When I was growing up, Sunday was the day when my father would spend the entire afternoon making the “Sunday Gravy.” On my parent’s way home from church, they would stop at the grocery store and pick up the ingredients for the sauce that simmered all day long and filled the house with a wonderful aroma.
When he finished all the prep work that went into making the sauce and the accompanying meatballs, it was cleanup time. Out came the bottle of bleach and the scrub brush that he would use to clean, disinfect and hopefully not chlorine poison us.
He spent the next 15 minutes working on the thick wooden butcher block cutting board making sure that any germ or spec of bacteria had no chance of living through the Clorox-ing he was giving it.
This is the same guy who washed his hands in bleach and warned me from conception never to eat ice cream out of a soft-serve machine!
We all know these wooden cutting boards that get scored from daily use can easily harbor some nasty bacteria if not cleaned properly, which is why they should be thrown out when signs of heavy use or cracks start to appear.
Every now and then I manage to dine at a restaurant where some part of the meal, either an appetizer or main course, is served on wood in an attempt to be trendy.
I cringe and take note to ask for a plate the next time.
A few years ago restaurants started a fad where food, especially burgers, were served on small steel baking pans. I’m not sure who thought that was a good idea or was visually appealing. It makes me think prison food. There are two local restaurants that still serve some food this way and I always ask to hold the tray and put my food on an old-fashioned plate.
Over the weekend, I was alerted via Twitter of an article from the UK about a restaurant that was fined for serving food on wooden plates after a party of 14 got food poisoning. The article shows pictures of the wooden plates with cracks and deep scores – things that I have seen on the wooden plates used by local restaurants here in South Florida!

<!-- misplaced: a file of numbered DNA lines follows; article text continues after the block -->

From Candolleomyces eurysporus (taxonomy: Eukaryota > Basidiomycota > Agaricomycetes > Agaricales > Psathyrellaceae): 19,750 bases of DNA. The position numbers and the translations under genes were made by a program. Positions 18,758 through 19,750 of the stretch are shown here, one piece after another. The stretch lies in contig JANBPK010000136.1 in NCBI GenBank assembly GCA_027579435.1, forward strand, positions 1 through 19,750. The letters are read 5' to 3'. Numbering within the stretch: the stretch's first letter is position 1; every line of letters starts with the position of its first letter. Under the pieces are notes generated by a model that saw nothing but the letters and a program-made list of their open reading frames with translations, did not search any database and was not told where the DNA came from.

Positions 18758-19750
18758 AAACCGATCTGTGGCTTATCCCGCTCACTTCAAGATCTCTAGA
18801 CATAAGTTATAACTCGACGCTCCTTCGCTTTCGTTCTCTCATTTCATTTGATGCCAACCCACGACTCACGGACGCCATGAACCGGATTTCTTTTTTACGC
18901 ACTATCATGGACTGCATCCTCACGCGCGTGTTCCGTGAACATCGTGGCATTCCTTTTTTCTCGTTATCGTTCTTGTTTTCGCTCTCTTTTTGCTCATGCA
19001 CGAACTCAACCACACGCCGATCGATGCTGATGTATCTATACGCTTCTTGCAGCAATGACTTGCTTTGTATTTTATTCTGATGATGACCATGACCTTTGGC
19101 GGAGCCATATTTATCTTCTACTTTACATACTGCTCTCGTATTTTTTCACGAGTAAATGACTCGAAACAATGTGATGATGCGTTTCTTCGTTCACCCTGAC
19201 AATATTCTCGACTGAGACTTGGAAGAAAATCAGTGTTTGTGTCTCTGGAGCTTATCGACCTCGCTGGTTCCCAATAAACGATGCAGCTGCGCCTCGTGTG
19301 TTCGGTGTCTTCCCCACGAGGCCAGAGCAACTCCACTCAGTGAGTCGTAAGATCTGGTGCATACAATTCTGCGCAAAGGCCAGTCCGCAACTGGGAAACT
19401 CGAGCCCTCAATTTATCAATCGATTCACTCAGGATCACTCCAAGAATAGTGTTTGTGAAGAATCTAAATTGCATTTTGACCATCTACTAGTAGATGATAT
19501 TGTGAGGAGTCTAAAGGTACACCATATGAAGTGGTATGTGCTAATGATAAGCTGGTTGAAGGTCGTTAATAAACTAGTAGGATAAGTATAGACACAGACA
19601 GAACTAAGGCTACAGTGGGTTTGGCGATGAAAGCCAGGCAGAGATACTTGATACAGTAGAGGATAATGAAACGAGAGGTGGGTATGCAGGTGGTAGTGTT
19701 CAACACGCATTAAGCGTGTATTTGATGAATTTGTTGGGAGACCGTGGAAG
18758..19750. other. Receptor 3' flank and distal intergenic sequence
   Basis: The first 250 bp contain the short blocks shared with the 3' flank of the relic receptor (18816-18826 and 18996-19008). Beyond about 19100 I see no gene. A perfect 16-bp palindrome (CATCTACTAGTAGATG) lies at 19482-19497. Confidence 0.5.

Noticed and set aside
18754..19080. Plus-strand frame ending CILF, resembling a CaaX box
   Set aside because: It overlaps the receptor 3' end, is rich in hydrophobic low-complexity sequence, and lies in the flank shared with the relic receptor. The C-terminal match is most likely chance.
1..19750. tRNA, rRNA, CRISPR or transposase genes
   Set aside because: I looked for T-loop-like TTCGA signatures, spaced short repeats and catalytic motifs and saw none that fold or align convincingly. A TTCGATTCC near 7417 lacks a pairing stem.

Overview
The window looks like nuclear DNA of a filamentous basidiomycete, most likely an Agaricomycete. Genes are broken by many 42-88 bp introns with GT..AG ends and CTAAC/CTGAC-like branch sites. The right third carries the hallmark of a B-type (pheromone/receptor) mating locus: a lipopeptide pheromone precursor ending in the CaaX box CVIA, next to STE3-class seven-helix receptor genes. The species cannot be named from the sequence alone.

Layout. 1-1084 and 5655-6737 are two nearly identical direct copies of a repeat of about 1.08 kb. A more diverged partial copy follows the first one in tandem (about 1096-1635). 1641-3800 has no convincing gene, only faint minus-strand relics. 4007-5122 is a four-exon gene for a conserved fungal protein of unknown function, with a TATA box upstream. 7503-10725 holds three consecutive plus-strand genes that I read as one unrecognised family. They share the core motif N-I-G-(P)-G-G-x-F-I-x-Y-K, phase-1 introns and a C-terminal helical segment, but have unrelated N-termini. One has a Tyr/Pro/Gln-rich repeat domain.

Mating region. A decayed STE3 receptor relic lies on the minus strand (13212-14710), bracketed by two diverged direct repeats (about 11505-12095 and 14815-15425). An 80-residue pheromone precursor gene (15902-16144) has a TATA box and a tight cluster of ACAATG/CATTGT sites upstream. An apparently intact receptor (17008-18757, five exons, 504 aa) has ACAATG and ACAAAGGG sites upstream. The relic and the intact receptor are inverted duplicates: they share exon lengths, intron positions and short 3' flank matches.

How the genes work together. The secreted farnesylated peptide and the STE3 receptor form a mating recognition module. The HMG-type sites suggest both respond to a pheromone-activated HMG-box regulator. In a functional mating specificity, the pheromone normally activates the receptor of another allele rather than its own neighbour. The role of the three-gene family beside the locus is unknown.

— Birmingham Updates (@BhamUpdates) January 5, 2018
While a chef or restaurant manager may feel presenting things like pizza or steak on a wooden board is visually appealing, if they are not cleaned, sanitized and monitored for signs of wear or cracks, these things are an open invitation for Montezuma’s Revenge.
I don’t like asking “is this served on a real plate or something fancy” when I order food, but as restaurants begin to migrate from China to wood or other non-traditional plates, my stomach requires me to.
If I get food on anything but a plate, I usually ask for it to be re-plated.
Yes, I’m that guy, even though I know moving it from the board to a plate doesn’t make it immune from the bacteria that existed on the board when it was placed there originally. But it gives me peace of mind and a mental note for next time.
I’m not quite sure when we got away from serving food that tastes great on a regular plate to food that tastes average but looks like Picasso plated it, but it’s time to get back to basics.